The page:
Hydrogen is a major target in the energy transition, so it is only right that Africa launch its own plan to accelerate uptake.
The African Hydrogen Partnership (AHP) took a new step on December 15. “African hydrogen is not just an option to achieve net zero, it’s crucial,” said AHP chairman Dr Innocent Uwuijaren.
“Africa is privileged to have abundant resources and land mass, making it easy to establish projects,” he told Energy Voice. “The 54 states of Africa must come together. The only way to success is through the creation of alliances and collaborations.”
AHP announced the entry of 14 pioneer members. These are Anglo American, Bluenergy Revolution, Cheranna Energy, Gencell, HDF Energy, Hydroma, Hydrox Holdings, Hypowa, iH2 – Ivoire Hydrogène, Jacob Lawren, Mobility Africa Energy, Port of Rotterdam, RTS Africa Engineering and Sable Chemicals.
Power and beyond
Uwuijaren said investments in hydrogen would help tackle the continent’s electrification problem. “Investors will come in and build hybrid projects. This would see them generating their own power and taking excess power from the grid to produce hydrogen.”
He was keen to highlight that producing hydrogen would not come at the expense of providing power to locals. “Africa has power problems. Hydrogen can store excess power during non-peak periods. It’s not a product, it’s an energy carrier.”
Hydrogen, therefore, could reduce wasted energy. As renewable energy ramps up on the continent, the use of hydrogen could be a valuable way to tackle the intermittency challenge. “Instead of importing energy, we could export it – although using it domestically” would take priority.
Africa would not use hydrogen just for power, though. Agriculture plays an important role in a number of African economies. “However, there’s a shortage of fertilisers. Farmers rely on imports, which often face delays and high costs, with currency fluctuations,” Uwuijaren said.
“We can create an ammonia-based fertiliser plant right there in Africa,” he continued. Combining hydrogen and nitrogen produces ammonia. Companies could use ammonia domestically, as fertiliser or transportation. Alternatively, green ammonia is likely to have advantages in ease of exporting over hydrogen.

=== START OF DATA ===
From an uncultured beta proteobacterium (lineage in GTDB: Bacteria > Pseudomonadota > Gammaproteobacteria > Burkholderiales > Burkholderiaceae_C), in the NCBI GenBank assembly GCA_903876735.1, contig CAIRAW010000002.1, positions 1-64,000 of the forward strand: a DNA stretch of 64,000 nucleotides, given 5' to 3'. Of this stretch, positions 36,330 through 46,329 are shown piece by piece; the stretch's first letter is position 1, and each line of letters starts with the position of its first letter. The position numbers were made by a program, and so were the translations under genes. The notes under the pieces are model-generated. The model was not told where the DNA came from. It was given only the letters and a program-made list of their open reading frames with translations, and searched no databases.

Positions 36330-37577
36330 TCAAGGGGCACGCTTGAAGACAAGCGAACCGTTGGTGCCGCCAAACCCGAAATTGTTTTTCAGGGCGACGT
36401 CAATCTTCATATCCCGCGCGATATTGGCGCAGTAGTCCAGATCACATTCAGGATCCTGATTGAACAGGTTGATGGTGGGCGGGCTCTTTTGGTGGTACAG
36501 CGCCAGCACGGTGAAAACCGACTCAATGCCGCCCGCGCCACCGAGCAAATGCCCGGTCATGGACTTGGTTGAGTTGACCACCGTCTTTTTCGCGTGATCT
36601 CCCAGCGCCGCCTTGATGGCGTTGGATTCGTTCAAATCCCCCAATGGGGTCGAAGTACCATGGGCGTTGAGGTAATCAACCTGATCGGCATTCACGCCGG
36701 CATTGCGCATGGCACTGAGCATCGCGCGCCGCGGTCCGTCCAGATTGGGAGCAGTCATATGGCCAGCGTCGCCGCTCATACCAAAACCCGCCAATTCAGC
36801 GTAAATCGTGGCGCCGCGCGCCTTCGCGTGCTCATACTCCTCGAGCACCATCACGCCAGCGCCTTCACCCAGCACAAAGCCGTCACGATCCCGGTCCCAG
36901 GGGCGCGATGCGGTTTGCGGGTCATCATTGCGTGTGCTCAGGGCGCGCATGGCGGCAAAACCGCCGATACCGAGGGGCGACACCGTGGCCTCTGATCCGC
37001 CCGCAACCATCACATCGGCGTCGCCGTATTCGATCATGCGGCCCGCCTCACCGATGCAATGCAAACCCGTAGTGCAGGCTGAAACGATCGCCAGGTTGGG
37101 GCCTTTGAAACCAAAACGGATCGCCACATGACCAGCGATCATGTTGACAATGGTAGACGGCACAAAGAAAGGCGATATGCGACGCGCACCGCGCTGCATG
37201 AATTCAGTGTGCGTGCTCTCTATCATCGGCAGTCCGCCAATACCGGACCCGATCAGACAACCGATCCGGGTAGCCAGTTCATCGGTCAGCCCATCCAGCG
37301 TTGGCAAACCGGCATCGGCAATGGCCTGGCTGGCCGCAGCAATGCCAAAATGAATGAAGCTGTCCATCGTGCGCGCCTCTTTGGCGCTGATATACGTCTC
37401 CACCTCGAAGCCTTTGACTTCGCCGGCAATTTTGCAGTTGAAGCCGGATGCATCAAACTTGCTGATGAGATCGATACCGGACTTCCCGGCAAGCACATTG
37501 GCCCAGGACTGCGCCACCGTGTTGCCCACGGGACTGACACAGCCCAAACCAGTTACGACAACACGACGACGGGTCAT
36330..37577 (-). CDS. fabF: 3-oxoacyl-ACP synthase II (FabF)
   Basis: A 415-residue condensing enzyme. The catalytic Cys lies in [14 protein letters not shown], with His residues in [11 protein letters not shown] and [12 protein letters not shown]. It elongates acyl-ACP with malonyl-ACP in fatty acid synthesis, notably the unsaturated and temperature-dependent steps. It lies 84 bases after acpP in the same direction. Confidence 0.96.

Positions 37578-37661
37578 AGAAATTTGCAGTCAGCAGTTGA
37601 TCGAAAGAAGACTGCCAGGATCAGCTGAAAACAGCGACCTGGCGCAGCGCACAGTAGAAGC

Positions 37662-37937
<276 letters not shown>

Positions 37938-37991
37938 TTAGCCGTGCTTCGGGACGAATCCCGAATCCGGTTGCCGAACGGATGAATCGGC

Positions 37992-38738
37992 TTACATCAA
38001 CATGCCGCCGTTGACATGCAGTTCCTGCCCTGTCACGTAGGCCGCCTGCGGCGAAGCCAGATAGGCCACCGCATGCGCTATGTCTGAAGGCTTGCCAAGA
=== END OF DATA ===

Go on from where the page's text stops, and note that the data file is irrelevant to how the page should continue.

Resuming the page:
Other uses for hydrogen might include fuelling mining trucks and mining, or powering telecommunications systems.
For now, prices are high, the AHP chair confirmed. “In the short term, prices are still high. But in the longer term they will drop,” he said. “Increasing the volume of production will bring down costs.”
There is also scope for natural hydrogen, sometimes known as golden hydrogen. This could be a “game changer”, Uwuijaren said.
Hydroma, one of the pioneer members of AHP, is working on such a project in Mali. “The initial feasibility has been done. Final results are due next year,” the executive said. Costs for such hydrogen may be less than $1 per kg, he said.
AHP is watching other African opportunities for similar naturally occurring hydrogen. “More discoveries would drop the price,” he said.
In the meantime, AHP expects investments in green hydrogen to pay off. “Some investors are already keen to take the risk as they believe in the long run the price will come down. Any new system has high costs, but they come down.”
He went on to predict that green – or golden – hydrogen would “price diesel and petrol out of the market between 2025 and 2030”.
Some countries have a head start in terms of working on hydrogen plans. The AHP official said North Africa, with Morocco and Egypt, have taken an early lead. He went on to say Namibia and South Africa were also making progress.
“AHP represents all 54 countries in Africa. We connect locally and globally, with international investors to facilitate hydrogen investments,” Uwuijaren said. “COP27 is coming to Egypt. Why can’t the 54 states stick together and make African hydrogen the topic of importance? There’s an opportunity we can’t ignore.”
Updated on December 20, at 4:18 pm to note AHP was joined by new members, rather than launched this month.